Intro to Comp. Programming - IT
104
The spaces and
lines have been
added here for
ease of reading
only. They
wouldn’t exist in a
real file.
35
Programming Languages
Assembly language example - must be
compiled first.
Include windows.inc
.model tiny
load
reg1, 01011011 ;; 91 into arithmetic register one
load
reg2, 00001010 ;; 10 into arithmetic register two
add
reg1,reg2
;; add register one to register two
movr
reg2,reg3
;; move register two to three
snd
addr, 0100010101 ;; send results to output window
10/3/2015
Intro to Comp. Programming - IT
104
36
Programming Languages
C ++ language example - must be compiled
first.
// Add.cpp - Program to add two numbers together
#include <iostream.h>
int main()
{
int num_one(74), num_two(28);
cout << “The sum of the two numbers is : “
<< num_one + num_two << endl;
return 0;
}
10/3/2015
Intro to Comp. Programming - IT
104
37
Programming Languages
Visual Basic language example - must be
compiled or interpreted
Public Sub cmdAdd_click()
dim FirstNumber as integer, SecondNumber as integer
dim Result as integer
FirstNumber = txtFirstNumber
SecondNumber = txtSecondNumber
Result = FirstNumber + SecondNumber
txtResult = Result
End Sub
10/3/2015
Intro to Comp. Programming - IT
104
38
Programming Languages
A computer program must either be compiled or
interpreted.
An interpreter converts the high level
language statements into machine code, one at
a time, as the program is executed.
A compiler converts the entire program into
machine code, and then links it with various
other necessary files to produce an executable
file or program. This finished program can be
10/3/2015
Intro to Comp. Programming - IT
104
39
Programming Languages
run or executed by simply typing its name at a
command line, or by selecting its icon in a
windows environment.
The original program file or source code, is no
longer recognizable when the executable
program is opened using any text editor as you
can see in the next slide.
10/3/2015
Intro to Comp. Programming - IT
104
40
A Sample Executable Program
This is the language the computer understands. The file contains
mostly non-display characters that give unusual characters you see
here whenever you try to display them with a text editor.
10/3/2015
Intro to Comp. Programming - IT
104
41
A Typical Compiler Implementation
Translates our English-like commands and statements
into machine language, which is the only language
that the computer can understand.
10/3/2015
Intro to Comp. Programming - IT
104
42
Programming Methods
There are essentially two different methods of
programming.
Procedural programming - was and still is used
on
mainframe computers, as well as on most command
line based operating systems. These programs run
from start to finish with no intervention from the user
other than input. Typically submitted by typing a
command at a command line, or by clicking an icon if
the program operates within a Graphical User
Interface.
10/3/2015
Intro to Comp. Programming - IT
104
43
Programming Methods
Event-driven programming(OOED) - adopted for
the windows and windows-style operating systems.
An event is something that the operating system is aware
of, and it can react to the event. A mouse click, or pressing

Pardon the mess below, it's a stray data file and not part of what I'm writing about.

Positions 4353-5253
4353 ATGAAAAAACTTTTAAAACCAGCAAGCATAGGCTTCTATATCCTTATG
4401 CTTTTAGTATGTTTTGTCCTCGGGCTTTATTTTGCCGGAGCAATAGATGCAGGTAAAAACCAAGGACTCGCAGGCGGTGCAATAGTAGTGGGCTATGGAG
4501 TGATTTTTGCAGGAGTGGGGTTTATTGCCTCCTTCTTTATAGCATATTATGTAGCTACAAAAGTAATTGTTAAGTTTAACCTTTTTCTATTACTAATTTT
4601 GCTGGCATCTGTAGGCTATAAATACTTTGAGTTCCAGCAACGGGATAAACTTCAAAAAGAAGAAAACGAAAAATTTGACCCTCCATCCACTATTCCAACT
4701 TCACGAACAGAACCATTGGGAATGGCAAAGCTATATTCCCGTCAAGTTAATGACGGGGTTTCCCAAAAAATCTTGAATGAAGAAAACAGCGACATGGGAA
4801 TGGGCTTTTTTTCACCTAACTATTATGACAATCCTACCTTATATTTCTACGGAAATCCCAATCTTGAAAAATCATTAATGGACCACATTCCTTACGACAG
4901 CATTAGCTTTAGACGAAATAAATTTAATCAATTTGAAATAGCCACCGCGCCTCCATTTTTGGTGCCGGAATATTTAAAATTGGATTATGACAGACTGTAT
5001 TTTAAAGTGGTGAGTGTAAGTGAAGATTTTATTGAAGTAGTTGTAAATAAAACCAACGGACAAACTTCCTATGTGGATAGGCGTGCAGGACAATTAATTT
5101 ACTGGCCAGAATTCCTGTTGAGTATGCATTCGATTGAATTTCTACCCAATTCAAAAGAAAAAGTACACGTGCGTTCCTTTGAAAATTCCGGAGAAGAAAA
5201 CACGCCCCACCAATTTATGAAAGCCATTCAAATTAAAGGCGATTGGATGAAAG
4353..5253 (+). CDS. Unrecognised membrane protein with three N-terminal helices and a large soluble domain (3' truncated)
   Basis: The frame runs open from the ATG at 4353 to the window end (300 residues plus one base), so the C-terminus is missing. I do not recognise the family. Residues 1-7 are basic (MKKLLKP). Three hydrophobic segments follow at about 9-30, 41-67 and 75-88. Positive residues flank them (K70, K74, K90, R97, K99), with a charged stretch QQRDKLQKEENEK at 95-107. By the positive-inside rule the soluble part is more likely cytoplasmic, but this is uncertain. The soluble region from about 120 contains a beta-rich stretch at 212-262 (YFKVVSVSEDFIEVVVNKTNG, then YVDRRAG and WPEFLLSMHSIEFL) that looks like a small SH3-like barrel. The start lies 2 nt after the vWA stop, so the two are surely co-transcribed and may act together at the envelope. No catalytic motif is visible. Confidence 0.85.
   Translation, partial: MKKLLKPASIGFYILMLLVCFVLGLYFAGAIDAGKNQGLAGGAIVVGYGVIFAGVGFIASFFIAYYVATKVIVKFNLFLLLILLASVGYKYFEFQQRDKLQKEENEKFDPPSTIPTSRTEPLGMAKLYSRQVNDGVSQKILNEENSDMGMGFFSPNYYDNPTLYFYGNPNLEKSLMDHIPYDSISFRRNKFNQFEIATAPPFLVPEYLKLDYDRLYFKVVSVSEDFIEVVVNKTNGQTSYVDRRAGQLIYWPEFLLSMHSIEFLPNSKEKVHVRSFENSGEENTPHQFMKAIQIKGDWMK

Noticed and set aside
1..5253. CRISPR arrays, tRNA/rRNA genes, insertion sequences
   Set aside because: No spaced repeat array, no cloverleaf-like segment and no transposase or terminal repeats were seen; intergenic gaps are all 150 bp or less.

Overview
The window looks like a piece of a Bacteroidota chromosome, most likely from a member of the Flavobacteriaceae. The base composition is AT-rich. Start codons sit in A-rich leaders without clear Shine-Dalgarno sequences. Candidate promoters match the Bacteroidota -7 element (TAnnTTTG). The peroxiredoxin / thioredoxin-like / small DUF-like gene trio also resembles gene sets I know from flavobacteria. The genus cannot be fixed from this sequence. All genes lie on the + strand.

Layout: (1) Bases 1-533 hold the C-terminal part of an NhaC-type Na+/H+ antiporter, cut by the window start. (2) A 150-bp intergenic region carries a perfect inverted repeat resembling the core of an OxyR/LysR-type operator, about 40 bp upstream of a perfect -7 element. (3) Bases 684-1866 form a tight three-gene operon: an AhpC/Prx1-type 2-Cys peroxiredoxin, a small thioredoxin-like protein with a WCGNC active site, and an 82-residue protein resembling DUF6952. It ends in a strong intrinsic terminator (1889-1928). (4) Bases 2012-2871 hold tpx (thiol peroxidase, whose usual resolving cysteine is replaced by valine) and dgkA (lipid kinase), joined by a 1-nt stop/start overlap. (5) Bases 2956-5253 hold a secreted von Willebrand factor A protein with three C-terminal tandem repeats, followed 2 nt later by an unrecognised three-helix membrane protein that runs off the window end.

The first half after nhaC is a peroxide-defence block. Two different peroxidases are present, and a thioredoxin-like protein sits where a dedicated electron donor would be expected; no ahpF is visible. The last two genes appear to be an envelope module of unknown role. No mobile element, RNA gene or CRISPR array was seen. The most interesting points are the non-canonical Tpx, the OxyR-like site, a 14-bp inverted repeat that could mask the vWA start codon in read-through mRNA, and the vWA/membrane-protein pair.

a key on the keyboard are examples of events.
Object-Oriented Event-Driven programming uses objects,
or self-contained modules that combine data and program
code which pass strictly defined messages to one another.
OOED is easier to work with, because it is more intuitive
than traditional programming methods.
Visual Basic is an OOED language.
10/3/2015
Intro to Comp. Programming - IT
104
44
Programming Methods
Visual Basic comes with several hundred controls provided
by Microsoft, and each of these controls has some number
of defined events (by Microsoft) and experienced
programmers can create and code their own events, if
needed.
 Object-oriented languages use identifiable
shapes or structures.
Each object has a set of properties associated
it. Programmers must learn to use these
properties to properly manipulate and use the
object itself.
10/3/2015
Intro to Comp. Programming - IT
104
45
Programming Methods
Each object has a set of methods associated
with it that the object can carry out. Methods
are simply executable code that is written for
and stored with the object.
Each object can respond to specific set of
events.
The events that an object can respond to will
vary with what the object was designed by the
programmer to do.
10/3/2015
Intro to Comp. Programming - IT
104
46
Programming Basics
The Basic foundation within Visual Basic is the
Form. When you start Visual Basic, you will
usually have a default form (form1), and a
default project (project1).
The Form is our first example of an object.
Let us examine the form and discuss the
properties associated with the Form.
The Form in Visual Basic has a set of 51
properties associated with it.
10/3/2015
Intro to Comp. Programming - IT
104
47
Properties and Objects
By changing the settings of these properties, we
can change the behavior of the form.
Some of the properties are simple switches, that
is they are either true or false, off or on. The
Visible property is an example of such a
property.
Other properties have integer values associated
with them. For example, the BorderStyle
property has six integer values (0 to 5) that can
10/3/2015
Intro to Comp. Programming - IT
104
48
Properties and Objects
be chosen when the form is created.
Still other properties may have numbers
associated with them, such as the Height and
Width properties of the form.
Finally, some properties have string values
associated with them. The Name property is
typically a string value.
 The settings of properties help to determine
10/3/2015
Intro to Comp. Programming - IT
104
49
Properties and Objects
how an object will respond to various events
within the operating system and program.
10/3/2015
Intro to Comp. Programming - IT
104
50
Events
The Form has a set of 31 events that it can
respond to. The following events are the most
common.
Activate - This event occurs when a form gets the
focus. If a project has multiple forms, the Activate
event occurs whenever the use changes to a different